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Gardenia Root Rot Cures

By Caroline Fritz ; Updated September 21, 2017
Gardenias are susceptible to Texas root rot, mushroom root rot and root knot nematode.

Gardenias are evergreen shrubs or trees with shiny leaves and large, white or yellow flowers. There are over 200 species of gardenia. The plant grows well in the full sun but will tolerate light shade. Gardenias prefer slightly acidic, moist soil with plenty of organic matter and acid fertilizer that contains iron and other micronutrients. The plant is prone to both pest infestation and root rot diseases, including Texas root rot, mushroom root rot and root knot nematode.

Texas Root Rot and Treatment

Texas root rot, also known as cotton root rot, is a fungus that thrives in chalky clay soils in hot climates, specifically in the Southwestern United States. When temperatures are warm, the disease is fast spreading with plant death occurring within days of leaf wilt, according to The University of Arizona Cooperative Extension. During cooler months, plant decline is slower. There is no cure for Texas root rot, just prevention. Treat the soil around the gardenia bushes with organic matter to lower the pH.

Mushroom Root Rot and Treatment

Mushroom root rot is also caused by a fungus and is identified by the appearance of mushrooms at the base of the gardenia, according to Forest Pests. The leaves of infected gardenia plants turn yellow, die back and drop. The roots will be decayed or circling the base of the tree below the surface of the soil. Black rhizomorphs that look like black threads will appear in the soil around the gardenia and underneath the bark. There is no cure. Remove diseased gardenias, including the roots, and any affected soil before re-planting.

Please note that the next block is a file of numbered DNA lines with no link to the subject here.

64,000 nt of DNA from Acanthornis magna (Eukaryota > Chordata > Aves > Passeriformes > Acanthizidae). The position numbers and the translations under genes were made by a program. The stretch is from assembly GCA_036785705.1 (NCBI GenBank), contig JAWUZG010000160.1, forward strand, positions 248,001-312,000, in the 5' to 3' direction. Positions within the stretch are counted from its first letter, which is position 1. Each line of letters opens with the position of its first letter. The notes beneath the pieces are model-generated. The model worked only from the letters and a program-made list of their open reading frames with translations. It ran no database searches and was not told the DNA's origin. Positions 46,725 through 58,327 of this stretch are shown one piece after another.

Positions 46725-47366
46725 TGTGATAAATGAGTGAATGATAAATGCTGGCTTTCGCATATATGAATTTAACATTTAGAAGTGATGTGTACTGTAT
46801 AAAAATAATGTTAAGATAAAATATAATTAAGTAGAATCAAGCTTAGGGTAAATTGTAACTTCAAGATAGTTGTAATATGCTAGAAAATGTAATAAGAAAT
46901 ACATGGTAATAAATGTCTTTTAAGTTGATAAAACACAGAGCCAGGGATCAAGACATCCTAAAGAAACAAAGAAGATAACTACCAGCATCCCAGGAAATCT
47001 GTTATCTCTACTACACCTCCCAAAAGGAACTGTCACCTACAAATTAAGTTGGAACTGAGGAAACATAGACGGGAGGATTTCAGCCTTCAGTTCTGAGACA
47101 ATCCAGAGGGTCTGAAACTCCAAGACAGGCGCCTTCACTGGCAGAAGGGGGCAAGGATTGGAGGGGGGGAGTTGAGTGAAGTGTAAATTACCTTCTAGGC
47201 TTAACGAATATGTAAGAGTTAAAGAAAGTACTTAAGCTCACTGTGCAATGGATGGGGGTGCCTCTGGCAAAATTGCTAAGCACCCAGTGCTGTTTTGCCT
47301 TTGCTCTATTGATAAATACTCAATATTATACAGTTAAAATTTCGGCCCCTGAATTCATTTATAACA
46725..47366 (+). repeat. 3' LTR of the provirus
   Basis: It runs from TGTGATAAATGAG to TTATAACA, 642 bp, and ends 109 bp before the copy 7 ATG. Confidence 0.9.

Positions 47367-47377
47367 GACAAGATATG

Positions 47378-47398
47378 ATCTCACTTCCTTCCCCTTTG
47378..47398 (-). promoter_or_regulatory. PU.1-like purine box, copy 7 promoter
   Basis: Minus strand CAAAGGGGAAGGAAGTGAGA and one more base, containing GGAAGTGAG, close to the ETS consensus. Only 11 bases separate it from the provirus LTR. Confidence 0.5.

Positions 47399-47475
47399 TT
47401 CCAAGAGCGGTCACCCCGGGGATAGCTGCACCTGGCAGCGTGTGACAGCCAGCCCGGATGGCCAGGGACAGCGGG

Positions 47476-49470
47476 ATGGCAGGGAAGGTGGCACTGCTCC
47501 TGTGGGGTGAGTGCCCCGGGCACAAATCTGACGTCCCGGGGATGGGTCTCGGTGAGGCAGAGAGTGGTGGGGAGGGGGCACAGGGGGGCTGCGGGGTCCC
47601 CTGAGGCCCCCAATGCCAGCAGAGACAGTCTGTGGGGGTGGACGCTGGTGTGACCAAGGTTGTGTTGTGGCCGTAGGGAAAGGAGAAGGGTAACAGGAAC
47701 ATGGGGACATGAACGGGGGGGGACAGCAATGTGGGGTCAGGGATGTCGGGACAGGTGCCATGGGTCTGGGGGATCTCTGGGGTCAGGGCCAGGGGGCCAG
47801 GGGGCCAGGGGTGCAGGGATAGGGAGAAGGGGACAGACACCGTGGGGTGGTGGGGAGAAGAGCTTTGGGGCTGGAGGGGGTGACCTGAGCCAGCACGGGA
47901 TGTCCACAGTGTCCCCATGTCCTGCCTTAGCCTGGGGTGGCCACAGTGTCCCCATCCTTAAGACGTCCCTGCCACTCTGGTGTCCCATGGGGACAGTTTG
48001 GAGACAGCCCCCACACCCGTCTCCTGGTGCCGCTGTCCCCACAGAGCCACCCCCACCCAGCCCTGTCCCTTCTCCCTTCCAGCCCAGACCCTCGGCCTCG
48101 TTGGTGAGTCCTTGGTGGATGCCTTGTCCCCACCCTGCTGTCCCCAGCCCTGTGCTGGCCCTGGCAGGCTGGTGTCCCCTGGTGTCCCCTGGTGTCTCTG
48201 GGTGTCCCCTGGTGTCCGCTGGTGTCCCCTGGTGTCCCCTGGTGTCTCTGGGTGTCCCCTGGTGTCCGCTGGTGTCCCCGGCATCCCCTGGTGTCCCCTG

Root Knot Nematode and Treatment

Root knot nematode is a nearly invisible, worm-like parasite. Females lay their eggs on the outside of the gardenia's roots while the juveniles enter through the root tips and begin feeding, according to the University of Maryland Extension. Symptoms include yellow and wilting leaves, stunted growth and misshapen roots. Treatment includes applying fumigants and nematicides to eliminate the parasite and practicing prevention measures, such as planting disease-free gardenias.


About the Author


Caroline Fritz has more than 20 years of writing and editing experience, mainly for publications in northwest Ohio. She is currently an editor for a national technical magazine focusing on the construction industry. She has a Bachelor of Science in journalism from Bowling Green State University in Bowling Green, Ohio.